Treasury Secretary and Customer Who Wants His Pancakes Made With Just Plain Wheat Germ Steve Mnuchin was asked a pretty simple question in a CNBC interview Thursday. But because he is Steve Mnuchin, he gave a spectacularly dumb answer:
Q: Secretary Lew, before you, your predecessor, supported the idea of removing Andrew Jackson from the $20 bill and putting Harriet Tubman on it. Do you support that idea?
MNUCHIN: Well let me just comment on, uh, ultimately we will be looking at this issue. It's not something I'm focused on at the moment.
Sometimes I think Trump cabinet members — Rex Tillerson is another who comes to mind — are just shocked, shocked I tell you, that being public officials means they occasionally have to answer politically themed questions from the public.
The issue of putting Harriet Tubman on the $20 bill is certainly not one that just came up.
Jack Lew, former President Barack Obama's treasury secretary, worked for over a year on redesigning some of the nation's currency to incorporate women and people of color, none of whom have ever been featured on a bill or a coin. It was a significant way of honoring representatives of traditionally marginalized populations for the contributions they have made to American history.
I'm betting Lew was also concerned about counterfeiting as well. Is Mnuchin incapable of considering two separate but important issues related to the production of the nation's banknotes? Or is so much of the space in his head taken up trying to remember what brands of clothing his wife is wearing that he simply can't contemplate both cultural and security issues related to money at the same time?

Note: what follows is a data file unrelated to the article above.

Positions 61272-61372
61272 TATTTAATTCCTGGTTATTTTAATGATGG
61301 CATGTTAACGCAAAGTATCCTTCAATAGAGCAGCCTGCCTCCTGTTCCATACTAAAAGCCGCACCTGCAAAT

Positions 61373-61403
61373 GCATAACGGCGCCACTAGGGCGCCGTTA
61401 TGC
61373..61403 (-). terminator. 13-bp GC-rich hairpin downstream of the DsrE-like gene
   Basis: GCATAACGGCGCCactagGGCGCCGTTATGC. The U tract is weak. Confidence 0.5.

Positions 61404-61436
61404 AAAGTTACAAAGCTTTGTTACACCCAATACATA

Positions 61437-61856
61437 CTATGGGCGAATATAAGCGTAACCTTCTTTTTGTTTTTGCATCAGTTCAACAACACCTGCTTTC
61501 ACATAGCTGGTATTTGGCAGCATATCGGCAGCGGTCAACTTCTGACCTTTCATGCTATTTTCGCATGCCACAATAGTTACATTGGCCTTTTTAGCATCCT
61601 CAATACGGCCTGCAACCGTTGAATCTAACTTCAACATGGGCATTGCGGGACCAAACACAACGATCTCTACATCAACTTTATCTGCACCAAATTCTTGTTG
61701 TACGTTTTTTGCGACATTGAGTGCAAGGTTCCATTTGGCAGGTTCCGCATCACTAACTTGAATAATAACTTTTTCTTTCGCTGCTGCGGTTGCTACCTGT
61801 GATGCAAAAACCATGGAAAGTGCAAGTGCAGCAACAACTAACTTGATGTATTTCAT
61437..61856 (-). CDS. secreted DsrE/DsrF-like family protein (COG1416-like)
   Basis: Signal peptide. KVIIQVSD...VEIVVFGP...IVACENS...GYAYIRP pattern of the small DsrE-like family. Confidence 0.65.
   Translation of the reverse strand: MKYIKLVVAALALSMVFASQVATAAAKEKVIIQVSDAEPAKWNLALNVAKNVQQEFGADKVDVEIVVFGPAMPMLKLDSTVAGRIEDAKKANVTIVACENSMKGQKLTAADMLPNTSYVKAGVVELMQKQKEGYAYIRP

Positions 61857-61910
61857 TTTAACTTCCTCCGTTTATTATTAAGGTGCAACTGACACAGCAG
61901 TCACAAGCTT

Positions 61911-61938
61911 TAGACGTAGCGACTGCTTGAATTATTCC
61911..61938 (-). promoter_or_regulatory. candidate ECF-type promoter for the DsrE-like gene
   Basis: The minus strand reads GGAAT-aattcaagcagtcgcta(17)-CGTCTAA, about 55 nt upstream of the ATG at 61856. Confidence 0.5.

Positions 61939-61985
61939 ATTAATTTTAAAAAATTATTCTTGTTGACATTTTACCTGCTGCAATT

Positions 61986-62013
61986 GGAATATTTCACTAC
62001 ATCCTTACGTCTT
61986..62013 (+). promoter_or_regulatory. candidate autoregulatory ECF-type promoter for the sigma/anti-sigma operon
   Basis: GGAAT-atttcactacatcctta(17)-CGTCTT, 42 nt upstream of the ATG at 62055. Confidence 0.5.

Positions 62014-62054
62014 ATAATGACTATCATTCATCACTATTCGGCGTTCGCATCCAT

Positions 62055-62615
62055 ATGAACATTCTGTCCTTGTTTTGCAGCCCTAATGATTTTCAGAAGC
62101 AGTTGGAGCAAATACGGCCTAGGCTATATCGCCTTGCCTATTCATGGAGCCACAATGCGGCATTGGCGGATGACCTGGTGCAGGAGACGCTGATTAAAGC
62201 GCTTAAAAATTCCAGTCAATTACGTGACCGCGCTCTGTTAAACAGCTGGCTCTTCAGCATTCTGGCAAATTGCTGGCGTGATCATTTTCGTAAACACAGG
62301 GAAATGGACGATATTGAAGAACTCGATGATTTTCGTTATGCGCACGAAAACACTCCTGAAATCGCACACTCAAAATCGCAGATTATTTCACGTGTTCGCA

More from Mnuchin:
“But the No. 1 issue, why we change the currency, is to stop counterfeiting. So the issues of why we change it will be primarily related to what we need to do for security purposes. And I've received classified briefings on that, and that's what I'm focused on for the moment.”
Sure, that's important, too. But again, it's a separate issue. Unless Tubman's visage appearing on the $20 bill is somehow a security threat.
God bless the interviewer for trying again:
Q: But certainly there are cultural aspects as to decisions we make as to who's on what bills, right?
MNUCHIN: Again, people have been on the bills for a long period of time. This is something we'll consider. Right now we've got a lot more important issues to focus on.
As it happens, Mnuchin's boss, Donald Trump, was asked about this issue when Lew first announced the change to the $20 bill during last year's presidential campaign, and his answer might be a clue as to why Mnuchin can't just give a straight answer:
“Well, Andrew Jackson had a great history, and I think it's very rough when you take somebody off the bill. Andrew Jackson had a history of tremendous success for the country.”
Jackson also was a tremendous racist who committed genocide against Native Americans. As scholarship of him as evolved, that fact has tarnished his reputation somewhat. Which is why activists cheered when President Obama decided to remove him from the $20 bill and replace his image with one of those he oppressed.
History is complex. Our views change. It's not that tough.
Trump further expounded on his view:
“I don't like seeing it. Yes, I think it's pure political correctness.”
There you have it. After revering Andrew Jackson for 200 years, honoring someone else for a change is “pure political correctness,” and Trump will not be bothered with such nonsense. Which means Mnuchin can't be bothered with it either, lest he get the Jeff Sessions treatment in public.
I don't know what the big deal is. If Trump wants to admire Jackson's face, he can just look at the portrait he hung on the wall of the Oval Office.
Watch Trump talk about taking Jackson off the $20 bill below.